The litany of "No, never, absolutely not" is the song that kept her, for example, from being in the car that one of her classmates flipped last year, killing several of the passengers and partially paralyzing the driver. It's what kept her from being able to go to the hot-tub sex party planned by her best friend (that, and her father taping her phone conversations). It's what prevented her from attending the preplanned inter-highschool basketball riot, which resulted in a really rip-roaring good time and criminal charges for the joyous participants. It's what forced her to keep her grades up high enough that now she qualifies for the good-grades car insurance discount, which is the only reason she can now afford her car insurance.

It is not, of course, that anything her parents have ever done has ever made sense. No, this whirling teenaged dervish of a trouble-seeking missile genuinely can't understand why her friends are so dumb. She would never smoke marijuana - they should have known that they'd be caught and wouldn't be able to get their licenses! She would never drive recklessly - don't they understand what could happen? You can't be a cheerleader and do gymnastics when you are pregnant - she would never be so stupid as to get knocked up by a boy she didn't even like!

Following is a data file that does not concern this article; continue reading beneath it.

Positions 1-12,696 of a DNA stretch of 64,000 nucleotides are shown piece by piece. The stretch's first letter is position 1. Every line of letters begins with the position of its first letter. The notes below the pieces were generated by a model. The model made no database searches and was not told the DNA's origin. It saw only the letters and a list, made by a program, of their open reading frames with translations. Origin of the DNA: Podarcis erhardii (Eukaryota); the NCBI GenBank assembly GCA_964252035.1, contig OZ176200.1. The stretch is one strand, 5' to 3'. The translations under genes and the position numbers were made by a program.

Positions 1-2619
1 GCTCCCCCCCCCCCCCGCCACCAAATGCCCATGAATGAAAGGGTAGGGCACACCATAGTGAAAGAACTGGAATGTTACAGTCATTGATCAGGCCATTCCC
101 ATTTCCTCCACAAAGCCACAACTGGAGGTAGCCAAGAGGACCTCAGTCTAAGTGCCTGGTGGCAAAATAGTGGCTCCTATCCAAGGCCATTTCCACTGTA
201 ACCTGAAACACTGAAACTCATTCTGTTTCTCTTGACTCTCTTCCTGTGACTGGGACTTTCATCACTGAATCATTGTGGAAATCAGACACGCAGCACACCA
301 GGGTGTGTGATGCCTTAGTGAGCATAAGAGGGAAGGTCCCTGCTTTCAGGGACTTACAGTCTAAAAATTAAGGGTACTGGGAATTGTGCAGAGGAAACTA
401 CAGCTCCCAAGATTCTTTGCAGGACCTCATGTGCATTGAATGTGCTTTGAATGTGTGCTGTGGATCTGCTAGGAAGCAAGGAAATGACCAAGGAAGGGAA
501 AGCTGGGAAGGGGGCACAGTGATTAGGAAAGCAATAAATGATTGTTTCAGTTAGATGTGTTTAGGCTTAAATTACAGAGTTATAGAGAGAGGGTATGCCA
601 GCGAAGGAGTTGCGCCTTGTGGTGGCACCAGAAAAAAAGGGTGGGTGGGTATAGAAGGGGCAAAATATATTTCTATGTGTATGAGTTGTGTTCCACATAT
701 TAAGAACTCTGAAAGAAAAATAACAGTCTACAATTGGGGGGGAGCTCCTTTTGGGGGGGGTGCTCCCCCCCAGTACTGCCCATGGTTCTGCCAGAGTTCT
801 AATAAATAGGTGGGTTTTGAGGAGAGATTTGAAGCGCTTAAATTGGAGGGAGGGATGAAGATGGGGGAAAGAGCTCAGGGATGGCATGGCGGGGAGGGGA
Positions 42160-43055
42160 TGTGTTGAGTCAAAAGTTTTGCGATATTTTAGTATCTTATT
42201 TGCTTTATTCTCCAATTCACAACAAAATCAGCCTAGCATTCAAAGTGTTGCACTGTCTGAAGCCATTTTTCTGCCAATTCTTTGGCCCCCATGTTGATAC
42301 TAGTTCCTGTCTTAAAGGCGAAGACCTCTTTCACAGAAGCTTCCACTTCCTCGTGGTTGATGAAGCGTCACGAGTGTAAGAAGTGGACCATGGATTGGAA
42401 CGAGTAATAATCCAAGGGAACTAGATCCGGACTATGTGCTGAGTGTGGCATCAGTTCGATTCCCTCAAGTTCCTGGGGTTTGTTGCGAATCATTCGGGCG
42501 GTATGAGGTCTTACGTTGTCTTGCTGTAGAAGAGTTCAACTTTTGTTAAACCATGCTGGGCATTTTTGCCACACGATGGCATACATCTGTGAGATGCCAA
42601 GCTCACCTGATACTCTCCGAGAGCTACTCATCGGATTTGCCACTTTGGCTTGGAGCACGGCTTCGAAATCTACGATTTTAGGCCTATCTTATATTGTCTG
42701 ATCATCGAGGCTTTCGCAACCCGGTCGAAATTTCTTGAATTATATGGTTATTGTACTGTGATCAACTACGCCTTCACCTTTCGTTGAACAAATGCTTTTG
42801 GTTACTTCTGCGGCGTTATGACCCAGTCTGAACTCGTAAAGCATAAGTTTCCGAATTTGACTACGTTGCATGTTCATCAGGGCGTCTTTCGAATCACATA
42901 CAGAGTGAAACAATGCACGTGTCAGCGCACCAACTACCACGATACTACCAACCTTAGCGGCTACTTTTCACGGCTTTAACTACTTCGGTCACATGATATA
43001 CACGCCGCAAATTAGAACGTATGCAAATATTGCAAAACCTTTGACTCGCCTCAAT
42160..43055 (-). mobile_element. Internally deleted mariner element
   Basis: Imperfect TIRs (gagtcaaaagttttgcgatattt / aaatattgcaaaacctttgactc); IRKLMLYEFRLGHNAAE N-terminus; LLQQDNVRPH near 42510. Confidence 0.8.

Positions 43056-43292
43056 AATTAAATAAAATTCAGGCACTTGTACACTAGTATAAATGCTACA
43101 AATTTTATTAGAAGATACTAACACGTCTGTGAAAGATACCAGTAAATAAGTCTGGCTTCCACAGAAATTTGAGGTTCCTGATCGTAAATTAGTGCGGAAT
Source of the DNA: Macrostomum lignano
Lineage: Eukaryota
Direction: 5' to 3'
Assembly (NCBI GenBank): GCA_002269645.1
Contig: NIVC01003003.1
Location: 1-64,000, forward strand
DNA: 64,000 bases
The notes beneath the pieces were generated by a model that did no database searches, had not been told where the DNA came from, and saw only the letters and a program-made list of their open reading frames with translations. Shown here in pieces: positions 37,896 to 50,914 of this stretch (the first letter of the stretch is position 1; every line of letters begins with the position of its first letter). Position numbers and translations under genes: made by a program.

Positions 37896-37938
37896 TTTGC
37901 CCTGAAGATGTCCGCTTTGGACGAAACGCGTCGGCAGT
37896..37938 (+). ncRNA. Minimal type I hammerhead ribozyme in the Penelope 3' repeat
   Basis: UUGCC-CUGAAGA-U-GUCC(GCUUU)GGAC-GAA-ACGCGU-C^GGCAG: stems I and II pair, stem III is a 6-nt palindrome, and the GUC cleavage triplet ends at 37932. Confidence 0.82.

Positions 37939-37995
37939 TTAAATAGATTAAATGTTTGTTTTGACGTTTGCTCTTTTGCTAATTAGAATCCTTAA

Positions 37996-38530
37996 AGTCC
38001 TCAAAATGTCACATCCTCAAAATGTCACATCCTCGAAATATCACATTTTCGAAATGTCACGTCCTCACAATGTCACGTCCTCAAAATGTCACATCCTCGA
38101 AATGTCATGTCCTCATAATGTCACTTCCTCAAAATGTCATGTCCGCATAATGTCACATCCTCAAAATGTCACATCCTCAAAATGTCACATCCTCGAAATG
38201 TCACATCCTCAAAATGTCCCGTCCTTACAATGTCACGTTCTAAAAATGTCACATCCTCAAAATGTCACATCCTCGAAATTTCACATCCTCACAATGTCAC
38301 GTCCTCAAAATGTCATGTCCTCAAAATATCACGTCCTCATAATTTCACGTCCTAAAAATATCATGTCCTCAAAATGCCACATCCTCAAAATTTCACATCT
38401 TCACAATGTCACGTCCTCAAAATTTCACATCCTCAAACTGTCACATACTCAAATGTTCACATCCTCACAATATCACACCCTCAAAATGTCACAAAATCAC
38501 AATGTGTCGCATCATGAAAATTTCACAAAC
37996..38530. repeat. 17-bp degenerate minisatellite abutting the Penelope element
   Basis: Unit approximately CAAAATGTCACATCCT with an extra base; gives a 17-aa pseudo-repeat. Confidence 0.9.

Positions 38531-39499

The worldview is still the same - she still occupies an irrationally dictatorial parental gulag, the sole purpose of which is to torture her brilliant and absolutely reasonable self. But now an astonishing number of incredibly stupid teenagers have started popping up outside the barbed wire perimeter. Fortunately, she is far too reasonable and intelligent to be that dumb! Her baffled commentary about her friends' stupidity is entirely sincere. And so, realizing that deliverance is nigh, we grit our teeth and chant "No, never, absolutely not" right along with her parents.

The point of this story is not that it takes extreme fortitude of character to be the successful parent of many teenagers (although that is a point one might reasonably derive from this story).

The point is that mixed messages are fatal when there is a collision of cultures. You have to stand firm on the "No, never, absolutely not" or give up the battle altogether. And what made me write about this saga of teenage despair and suffering under brutal despotism was Sigmund, Carl and Alfred's post about multi-culturalism in the UK:
In a yet another 'thoughtful' and 'culturally sensitive' piece, UPI's Kathleen Hwang wrote a piece called 'Muslim youths face conflict of cultures.' In what has to be a new height in journalistic mediocrity and relativism, Ms Hwang is asking us to accept the reality that Muslims are faced with cultural alienation and turn to bombs in a response.

In an exercise in intellectual gymnastics, we are asked to 'undestand' the phenomena rather than be outraged- which is perhaps the biggest outrage of all.